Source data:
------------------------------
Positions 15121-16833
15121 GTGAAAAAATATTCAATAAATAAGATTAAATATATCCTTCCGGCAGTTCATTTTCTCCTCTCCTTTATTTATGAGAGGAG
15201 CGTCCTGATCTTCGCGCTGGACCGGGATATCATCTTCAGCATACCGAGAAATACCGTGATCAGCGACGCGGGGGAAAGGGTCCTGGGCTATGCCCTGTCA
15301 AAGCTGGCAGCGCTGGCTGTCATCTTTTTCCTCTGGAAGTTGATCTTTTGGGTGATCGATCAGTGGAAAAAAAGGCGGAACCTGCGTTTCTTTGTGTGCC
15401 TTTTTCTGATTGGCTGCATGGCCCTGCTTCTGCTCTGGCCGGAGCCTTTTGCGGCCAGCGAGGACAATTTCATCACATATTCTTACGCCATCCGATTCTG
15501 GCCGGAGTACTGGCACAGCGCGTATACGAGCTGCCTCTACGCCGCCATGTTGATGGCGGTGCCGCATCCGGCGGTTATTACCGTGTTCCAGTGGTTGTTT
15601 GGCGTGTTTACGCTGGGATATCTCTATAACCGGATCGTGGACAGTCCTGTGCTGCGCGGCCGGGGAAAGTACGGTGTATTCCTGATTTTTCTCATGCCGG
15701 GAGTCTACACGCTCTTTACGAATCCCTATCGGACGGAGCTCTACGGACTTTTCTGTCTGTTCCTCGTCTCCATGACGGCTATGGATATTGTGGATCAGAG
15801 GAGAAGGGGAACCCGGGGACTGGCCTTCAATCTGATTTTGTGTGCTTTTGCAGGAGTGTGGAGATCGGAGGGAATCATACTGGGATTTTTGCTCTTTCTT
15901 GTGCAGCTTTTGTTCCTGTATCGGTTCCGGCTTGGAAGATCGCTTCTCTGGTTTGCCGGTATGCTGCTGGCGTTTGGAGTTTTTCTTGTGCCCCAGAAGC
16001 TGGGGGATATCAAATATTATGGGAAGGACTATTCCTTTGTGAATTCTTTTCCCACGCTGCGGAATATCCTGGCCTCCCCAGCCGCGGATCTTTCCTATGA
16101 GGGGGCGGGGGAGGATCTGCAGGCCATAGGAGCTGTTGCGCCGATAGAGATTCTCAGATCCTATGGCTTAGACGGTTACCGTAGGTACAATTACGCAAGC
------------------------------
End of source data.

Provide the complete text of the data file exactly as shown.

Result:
Positions 15121-16833
15121 GTGAAAAAATATTCAATAAATAAGATTAAATATATCCTTCCGGCAGTTCATTTTCTCCTCTCCTTTATTTATGAGAGGAG
15201 CGTCCTGATCTTCGCGCTGGACCGGGATATCATCTTCAGCATACCGAGAAATACCGTGATCAGCGACGCGGGGGAAAGGGTCCTGGGCTATGCCCTGTCA
15301 AAGCTGGCAGCGCTGGCTGTCATCTTTTTCCTCTGGAAGTTGATCTTTTGGGTGATCGATCAGTGGAAAAAAAGGCGGAACCTGCGTTTCTTTGTGTGCC
15401 TTTTTCTGATTGGCTGCATGGCCCTGCTTCTGCTCTGGCCGGAGCCTTTTGCGGCCAGCGAGGACAATTTCATCACATATTCTTACGCCATCCGATTCTG
15501 GCCGGAGTACTGGCACAGCGCGTATACGAGCTGCCTCTACGCCGCCATGTTGATGGCGGTGCCGCATCCGGCGGTTATTACCGTGTTCCAGTGGTTGTTT
15601 GGCGTGTTTACGCTGGGATATCTCTATAACCGGATCGTGGACAGTCCTGTGCTGCGCGGCCGGGGAAAGTACGGTGTATTCCTGATTTTTCTCATGCCGG
15701 GAGTCTACACGCTCTTTACGAATCCCTATCGGACGGAGCTCTACGGACTTTTCTGTCTGTTCCTCGTCTCCATGACGGCTATGGATATTGTGGATCAGAG
15801 GAGAAGGGGAACCCGGGGACTGGCCTTCAATCTGATTTTGTGTGCTTTTGCAGGAGTGTGGAGATCGGAGGGAATCATACTGGGATTTTTGCTCTTTCTT
15901 GTGCAGCTTTTGTTCCTGTATCGGTTCCGGCTTGGAAGATCGCTTCTCTGGTTTGCCGGTATGCTGCTGGCGTTTGGAGTTTTTCTTGTGCCCCAGAAGC
16001 TGGGGGATATCAAATATTATGGGAAGGACTATTCCTTTGTGAATTCTTTTCCCACGCTGCGGAATATCCTGGCCTCCCCAGCCGCGGATCTTTCCTATGA
16101 GGGGGCGGGGGAGGATCTGCAGGCCATAGGAGCTGTTGCGCCGATAGAGATTCTCAGATCCTATGGCTTAGACGGTTACCGTAGGTACAATTACGCAAGC